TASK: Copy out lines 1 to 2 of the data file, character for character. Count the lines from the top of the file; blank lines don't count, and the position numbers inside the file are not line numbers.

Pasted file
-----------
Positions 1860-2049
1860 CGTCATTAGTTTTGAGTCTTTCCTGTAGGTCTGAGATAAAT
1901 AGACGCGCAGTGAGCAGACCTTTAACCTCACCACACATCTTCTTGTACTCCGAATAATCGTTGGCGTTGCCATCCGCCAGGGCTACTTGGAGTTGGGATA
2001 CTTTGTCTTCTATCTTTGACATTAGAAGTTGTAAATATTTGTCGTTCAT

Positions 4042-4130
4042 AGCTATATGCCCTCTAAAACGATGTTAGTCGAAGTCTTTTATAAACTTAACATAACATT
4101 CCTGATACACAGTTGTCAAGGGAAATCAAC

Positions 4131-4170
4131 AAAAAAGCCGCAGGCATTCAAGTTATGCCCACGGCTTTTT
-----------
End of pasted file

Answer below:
Positions 1860-2049
1860 CGTCATTAGTTTTGAGTCTTTCCTGTAGGTCTGAGATAAAT